Causes: MI, ischemia, sinus node disease, vagal maneuvers, drugs Sinus Bradycardia V3: Midway between the position of V2 and V4

V4: 5th intercostal space of the left midclavicular line

V5: At horizontal level of position V4 at left anterior axillary line

V6: At horizontal level of position V4 at left midaxillary line Augmented Leads- Labeled aVR, aVL, aVF.
Augmented means “to become larger.” Bipolar/Standard Leads- Labeled I, II, III. Placed on the fleshy part of limbs.
Right Leg Electrode called the “Ground Electrode”
The three limb leads form a triangle called “Einthoven’s Triangle” Lead Placement In as little as 0.2 seconds an electrical impulse will make its way through the entire electrical system
In as little as 0.3 seconds the heart will have reset and be ready to fire again Depolarization & Repolarization Echocardiography (ECHO) Noninvasive diagnostic procedure that records sound waves reflected through the heart

Measurements are calculated to determine abnormalities within the heart P wave
Atrial Depolarization
QRS Complex
Ventricle Depolarization
T wave
Ventricle Repolarization EKG complexes Presented by: Jared Larmore RN, BSN K - Potasium
Ca - Calcium
Na - Sodium 1 LARGE box
5mm = 0.20 sec 1 small box
1mm = 0.04 sec 5 LARGE boxs
25mm = 1 sec EKG Complexes Previous MI (Myocardial Infarction)
Cardiac muscle enlargement
Rhythm disturbances
Normal sinus rhythm
Arrhythmia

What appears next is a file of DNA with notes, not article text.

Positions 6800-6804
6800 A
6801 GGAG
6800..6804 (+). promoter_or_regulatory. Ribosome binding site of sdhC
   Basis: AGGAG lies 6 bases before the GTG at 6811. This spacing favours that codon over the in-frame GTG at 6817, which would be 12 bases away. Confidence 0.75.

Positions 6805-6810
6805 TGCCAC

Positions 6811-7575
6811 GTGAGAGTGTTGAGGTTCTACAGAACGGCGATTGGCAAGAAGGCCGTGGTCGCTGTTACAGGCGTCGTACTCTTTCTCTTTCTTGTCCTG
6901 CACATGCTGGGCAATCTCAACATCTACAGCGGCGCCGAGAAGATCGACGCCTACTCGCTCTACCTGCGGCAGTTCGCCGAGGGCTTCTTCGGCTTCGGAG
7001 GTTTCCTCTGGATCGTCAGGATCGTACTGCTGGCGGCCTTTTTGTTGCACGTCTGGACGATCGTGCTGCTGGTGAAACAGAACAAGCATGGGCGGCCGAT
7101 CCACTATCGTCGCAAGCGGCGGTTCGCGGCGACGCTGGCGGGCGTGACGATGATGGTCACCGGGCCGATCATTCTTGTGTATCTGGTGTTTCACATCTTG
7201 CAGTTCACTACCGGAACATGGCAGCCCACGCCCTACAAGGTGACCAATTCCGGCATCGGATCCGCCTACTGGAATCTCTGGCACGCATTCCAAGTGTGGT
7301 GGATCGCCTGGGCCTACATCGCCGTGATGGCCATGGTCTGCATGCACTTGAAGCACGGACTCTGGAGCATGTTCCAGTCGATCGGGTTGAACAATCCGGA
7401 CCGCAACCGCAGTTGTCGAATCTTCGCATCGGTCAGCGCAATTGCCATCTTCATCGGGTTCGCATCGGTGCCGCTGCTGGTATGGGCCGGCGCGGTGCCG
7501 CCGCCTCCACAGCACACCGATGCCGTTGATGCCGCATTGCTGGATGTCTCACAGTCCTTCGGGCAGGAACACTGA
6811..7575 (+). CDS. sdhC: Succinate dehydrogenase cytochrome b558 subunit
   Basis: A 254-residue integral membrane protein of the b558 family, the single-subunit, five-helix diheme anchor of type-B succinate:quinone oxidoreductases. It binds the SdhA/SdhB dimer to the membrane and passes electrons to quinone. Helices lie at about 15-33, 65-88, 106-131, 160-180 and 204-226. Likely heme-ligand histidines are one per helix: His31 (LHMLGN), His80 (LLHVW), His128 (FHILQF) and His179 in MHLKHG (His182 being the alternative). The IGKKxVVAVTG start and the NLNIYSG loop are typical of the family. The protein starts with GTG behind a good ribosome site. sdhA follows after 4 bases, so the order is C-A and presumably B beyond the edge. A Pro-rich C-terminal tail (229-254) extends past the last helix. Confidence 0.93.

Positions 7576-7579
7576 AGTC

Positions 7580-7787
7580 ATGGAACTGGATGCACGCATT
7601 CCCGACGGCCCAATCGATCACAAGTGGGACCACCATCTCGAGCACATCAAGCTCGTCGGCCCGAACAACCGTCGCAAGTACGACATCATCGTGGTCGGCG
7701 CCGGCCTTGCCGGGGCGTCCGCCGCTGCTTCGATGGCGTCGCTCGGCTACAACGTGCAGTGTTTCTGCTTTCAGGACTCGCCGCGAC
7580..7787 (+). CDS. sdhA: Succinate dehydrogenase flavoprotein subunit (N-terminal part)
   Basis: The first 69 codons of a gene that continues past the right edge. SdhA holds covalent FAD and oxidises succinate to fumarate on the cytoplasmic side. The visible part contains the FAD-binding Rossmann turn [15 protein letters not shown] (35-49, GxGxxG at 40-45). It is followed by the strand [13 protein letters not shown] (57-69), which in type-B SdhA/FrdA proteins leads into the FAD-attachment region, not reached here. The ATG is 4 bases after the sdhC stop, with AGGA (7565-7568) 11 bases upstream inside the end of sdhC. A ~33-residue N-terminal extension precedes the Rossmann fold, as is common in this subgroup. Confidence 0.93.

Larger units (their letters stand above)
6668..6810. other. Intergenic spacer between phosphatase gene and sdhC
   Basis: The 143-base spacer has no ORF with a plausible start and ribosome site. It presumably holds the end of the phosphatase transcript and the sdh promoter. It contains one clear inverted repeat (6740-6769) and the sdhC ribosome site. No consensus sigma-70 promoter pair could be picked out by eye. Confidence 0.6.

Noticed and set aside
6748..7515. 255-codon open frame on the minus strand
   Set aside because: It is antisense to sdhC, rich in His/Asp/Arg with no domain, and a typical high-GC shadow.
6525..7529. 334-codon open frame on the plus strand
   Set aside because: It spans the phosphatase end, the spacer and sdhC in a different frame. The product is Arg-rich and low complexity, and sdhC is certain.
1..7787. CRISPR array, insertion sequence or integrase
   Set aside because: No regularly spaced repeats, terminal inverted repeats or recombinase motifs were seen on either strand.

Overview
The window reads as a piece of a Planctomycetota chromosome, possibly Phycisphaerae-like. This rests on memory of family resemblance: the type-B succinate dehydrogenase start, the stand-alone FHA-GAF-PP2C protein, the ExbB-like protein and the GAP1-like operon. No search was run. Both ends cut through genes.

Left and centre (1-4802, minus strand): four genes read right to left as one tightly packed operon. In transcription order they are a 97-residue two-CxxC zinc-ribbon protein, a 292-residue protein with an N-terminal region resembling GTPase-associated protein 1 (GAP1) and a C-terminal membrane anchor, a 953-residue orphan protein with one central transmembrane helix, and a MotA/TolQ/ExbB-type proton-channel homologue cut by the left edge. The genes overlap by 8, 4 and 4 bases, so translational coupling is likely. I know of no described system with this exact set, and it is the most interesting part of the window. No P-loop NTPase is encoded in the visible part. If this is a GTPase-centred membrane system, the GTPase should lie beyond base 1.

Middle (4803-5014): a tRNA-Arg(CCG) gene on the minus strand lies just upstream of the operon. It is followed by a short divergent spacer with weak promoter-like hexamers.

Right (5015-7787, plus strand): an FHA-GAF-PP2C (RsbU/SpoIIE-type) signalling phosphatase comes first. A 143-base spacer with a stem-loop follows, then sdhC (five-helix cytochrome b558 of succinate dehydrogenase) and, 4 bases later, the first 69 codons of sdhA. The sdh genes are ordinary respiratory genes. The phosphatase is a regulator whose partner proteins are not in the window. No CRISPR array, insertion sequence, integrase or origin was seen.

Atrial Fibrillation
Ventricular Tachycardia
Ventricular Fibrillation
Paroxysmal Atrial Tachycardia WHAT ARE WE TESTING FOR? Sinus criteria
Rate: 60-100
Rhythm: Regular Normal Sinus Rhythm (NSR) Sinus Tachycardia Sinus criteria
Rhythm: regular
Rate > 100
Causes: Hypoxemia, hypovolemia, pain, anxiety, infection, etc.. Sinus Arrhythmia Sinus criteria
Rate: 60-100
Rhythm: P-P and R-R irregularity
Rate usually increases with inspiration and decreases with expiration.
The non respiratory form is present in diseased hearts and sometimes confused with sinus arrest.
Treatment is not usually required unless symptomatic bradycardia is present. Rate: Atrial not measurable; usually 350-600;
Ventricular rate may be fast (>150) when acute
Ventricular rate may be slow when chronic
Rhythm: Irregular (hallmark is irregular irregularity of the ventricular rhythm
P wave: Replaced by fibrillatory (f) waves
QRS: Narrow unless there’s IVCD
Conduction; variable AV conduction; if untreated, rate usually fast (AFIB OR A-FIB) 11 beats of PAT at rate of ~ 200 Sinus rhythm returns Rate:160-250/min.